Originally Posted by CHEVILLAC
Cam specs are in my original post but it is a summit cam, k1108. This is setup as a race motor and has very little vacuum at idle but the previous owner was able to drive it on the street. This motor was in an all steel 41 willy's 4 door and clocked 10 flat on the strip with a 150 shot of NOS, several times. I know vacuum secondaries are generally better for vehicles less than 3000lbs or so with automatic transmissions and mechanical secondaries are generally better suited for heavier ace vehicles. I want to take this truck to the track but be able to drive it to a cruise-in or car show too, hopefully without changing anything except MAYBE the distributor and the stall converter for now and add my posi later. Which brings me here asking which carb to run. It looks like a 750cfm is the consensus and I'm guessing mech secondaries since I have very little vacuum. Unless a vacuum secondary carb can be tuned to operate correctly with little vacuum, So because I'm also reading that vac sec carbs are more street friendly and pretty good at the track when a person is not so into racing that they're trying to shave tenths off their et. So I'll put the 600 eddy on there so I can get a vacuum number because the previous owner doesn't remember how much the motor had because he didn't care since he ran with fuel injection. From there maybe I'll have a better idea which carb to use. I do the fab and body work part of building custom cars and truck. This is my personal ride and I want it to be fricken fast and track worthy. I'll upload some pics and maybe that will help some of you understand my perspective a little better, if you don't already. I've never had more than 300hp and never been the driver at the strip but I drive my truck like I stole it.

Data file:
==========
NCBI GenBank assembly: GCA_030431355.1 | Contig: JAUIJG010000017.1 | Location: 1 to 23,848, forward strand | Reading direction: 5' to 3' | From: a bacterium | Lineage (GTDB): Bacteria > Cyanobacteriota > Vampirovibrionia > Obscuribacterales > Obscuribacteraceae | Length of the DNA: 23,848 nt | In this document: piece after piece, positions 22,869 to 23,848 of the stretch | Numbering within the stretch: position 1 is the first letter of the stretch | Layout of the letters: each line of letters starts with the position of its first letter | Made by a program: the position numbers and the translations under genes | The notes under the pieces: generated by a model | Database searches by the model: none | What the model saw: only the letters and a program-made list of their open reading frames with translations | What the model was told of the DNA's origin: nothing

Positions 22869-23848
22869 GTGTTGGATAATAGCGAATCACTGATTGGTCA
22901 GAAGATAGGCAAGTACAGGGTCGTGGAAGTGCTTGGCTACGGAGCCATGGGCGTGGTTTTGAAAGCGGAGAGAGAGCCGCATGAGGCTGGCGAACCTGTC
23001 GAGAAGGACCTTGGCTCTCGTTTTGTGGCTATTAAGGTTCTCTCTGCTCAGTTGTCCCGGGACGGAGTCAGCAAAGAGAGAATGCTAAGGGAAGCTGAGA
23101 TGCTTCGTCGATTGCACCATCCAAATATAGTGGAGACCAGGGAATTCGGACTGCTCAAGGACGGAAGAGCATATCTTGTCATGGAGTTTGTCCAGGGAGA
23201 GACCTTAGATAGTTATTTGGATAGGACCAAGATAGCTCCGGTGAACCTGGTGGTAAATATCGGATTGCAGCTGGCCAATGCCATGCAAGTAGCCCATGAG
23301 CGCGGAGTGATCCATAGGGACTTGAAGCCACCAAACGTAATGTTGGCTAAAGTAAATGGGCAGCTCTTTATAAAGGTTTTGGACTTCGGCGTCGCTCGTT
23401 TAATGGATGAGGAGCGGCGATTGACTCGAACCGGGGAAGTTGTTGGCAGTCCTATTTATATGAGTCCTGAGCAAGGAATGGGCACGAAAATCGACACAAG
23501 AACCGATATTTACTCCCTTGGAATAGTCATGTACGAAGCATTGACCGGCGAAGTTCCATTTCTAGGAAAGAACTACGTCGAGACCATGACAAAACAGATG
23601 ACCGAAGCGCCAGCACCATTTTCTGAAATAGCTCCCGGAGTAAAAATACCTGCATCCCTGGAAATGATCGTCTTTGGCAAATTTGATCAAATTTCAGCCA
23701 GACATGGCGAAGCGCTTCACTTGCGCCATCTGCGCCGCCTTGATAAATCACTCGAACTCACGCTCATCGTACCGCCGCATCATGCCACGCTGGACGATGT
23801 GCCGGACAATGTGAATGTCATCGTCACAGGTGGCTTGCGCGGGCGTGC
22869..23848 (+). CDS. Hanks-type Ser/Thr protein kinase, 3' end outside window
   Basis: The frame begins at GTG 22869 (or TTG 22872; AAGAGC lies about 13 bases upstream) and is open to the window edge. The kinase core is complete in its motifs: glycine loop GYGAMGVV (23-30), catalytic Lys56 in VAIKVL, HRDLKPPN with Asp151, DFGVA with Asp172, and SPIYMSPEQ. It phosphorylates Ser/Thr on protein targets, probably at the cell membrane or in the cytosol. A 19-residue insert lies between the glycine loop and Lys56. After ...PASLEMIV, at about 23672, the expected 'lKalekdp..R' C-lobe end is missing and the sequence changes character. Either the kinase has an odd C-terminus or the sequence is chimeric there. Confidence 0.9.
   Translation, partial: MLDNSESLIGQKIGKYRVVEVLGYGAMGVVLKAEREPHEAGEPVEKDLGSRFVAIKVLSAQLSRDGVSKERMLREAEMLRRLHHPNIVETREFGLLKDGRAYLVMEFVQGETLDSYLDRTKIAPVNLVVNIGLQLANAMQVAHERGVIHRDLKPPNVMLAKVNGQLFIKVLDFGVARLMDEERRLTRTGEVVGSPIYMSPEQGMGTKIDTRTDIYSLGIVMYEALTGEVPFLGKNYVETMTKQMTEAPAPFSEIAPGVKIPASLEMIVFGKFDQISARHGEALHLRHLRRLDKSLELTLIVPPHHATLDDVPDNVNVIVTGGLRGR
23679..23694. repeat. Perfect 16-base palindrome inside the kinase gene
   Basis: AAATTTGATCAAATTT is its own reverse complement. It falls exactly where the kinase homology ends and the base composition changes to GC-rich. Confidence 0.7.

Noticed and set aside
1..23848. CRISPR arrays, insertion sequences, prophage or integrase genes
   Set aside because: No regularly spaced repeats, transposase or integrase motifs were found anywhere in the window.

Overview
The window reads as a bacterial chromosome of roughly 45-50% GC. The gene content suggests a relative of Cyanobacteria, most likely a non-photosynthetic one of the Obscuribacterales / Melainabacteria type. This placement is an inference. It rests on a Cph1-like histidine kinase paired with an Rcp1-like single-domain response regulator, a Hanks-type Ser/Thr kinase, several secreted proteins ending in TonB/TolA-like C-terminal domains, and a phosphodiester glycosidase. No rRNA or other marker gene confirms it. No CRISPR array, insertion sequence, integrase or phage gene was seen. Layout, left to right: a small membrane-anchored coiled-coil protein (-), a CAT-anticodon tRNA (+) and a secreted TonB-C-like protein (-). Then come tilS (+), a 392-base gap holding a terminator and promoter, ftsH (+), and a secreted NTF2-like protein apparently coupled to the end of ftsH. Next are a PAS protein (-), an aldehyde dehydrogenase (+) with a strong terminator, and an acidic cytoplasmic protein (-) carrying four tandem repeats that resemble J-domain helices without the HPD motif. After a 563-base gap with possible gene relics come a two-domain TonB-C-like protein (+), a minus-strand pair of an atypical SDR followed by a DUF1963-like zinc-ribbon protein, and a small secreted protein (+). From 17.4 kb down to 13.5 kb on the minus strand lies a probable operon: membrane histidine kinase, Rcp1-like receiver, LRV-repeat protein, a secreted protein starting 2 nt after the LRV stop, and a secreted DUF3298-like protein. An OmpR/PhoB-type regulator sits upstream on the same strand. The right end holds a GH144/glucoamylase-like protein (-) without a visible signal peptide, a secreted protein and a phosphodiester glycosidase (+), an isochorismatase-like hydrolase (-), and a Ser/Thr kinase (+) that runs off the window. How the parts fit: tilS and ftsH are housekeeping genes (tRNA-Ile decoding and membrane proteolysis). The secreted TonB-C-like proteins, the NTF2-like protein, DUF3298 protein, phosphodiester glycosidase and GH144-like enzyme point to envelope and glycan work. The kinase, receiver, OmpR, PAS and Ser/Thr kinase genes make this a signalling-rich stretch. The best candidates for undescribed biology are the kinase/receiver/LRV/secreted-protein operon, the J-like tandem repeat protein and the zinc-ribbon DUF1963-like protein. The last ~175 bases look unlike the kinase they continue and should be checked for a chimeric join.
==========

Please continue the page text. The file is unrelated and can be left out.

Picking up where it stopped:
The idle vacuum doesn't matter as to whether to use a vacuum secondary or DP carb. When you floor it, either way the vacuum drops off to nearly nothing, regardless if it has a small or big cam.
Heavier vehicles and/or higher (lower number) rear gear ratio equipped vehicles are generally easier to drive w/a vacuum secondary carb. Light vehicles w/low rear gears take to a DP like a duck to water and aren't as likely to bog on you.
Either will work (the DP requires a learning curve- think of it as the difference between an AT and a stick shift). But for the street most guys tend to like a vacuum secondary-type carb better than a DP, and the mileage will tend to be better as well.
There's a lot of trickery that goes into a race engine. Glad you know the cam in this engine. I guess it's the heads that nothing is known about and I confused the two. My mistake.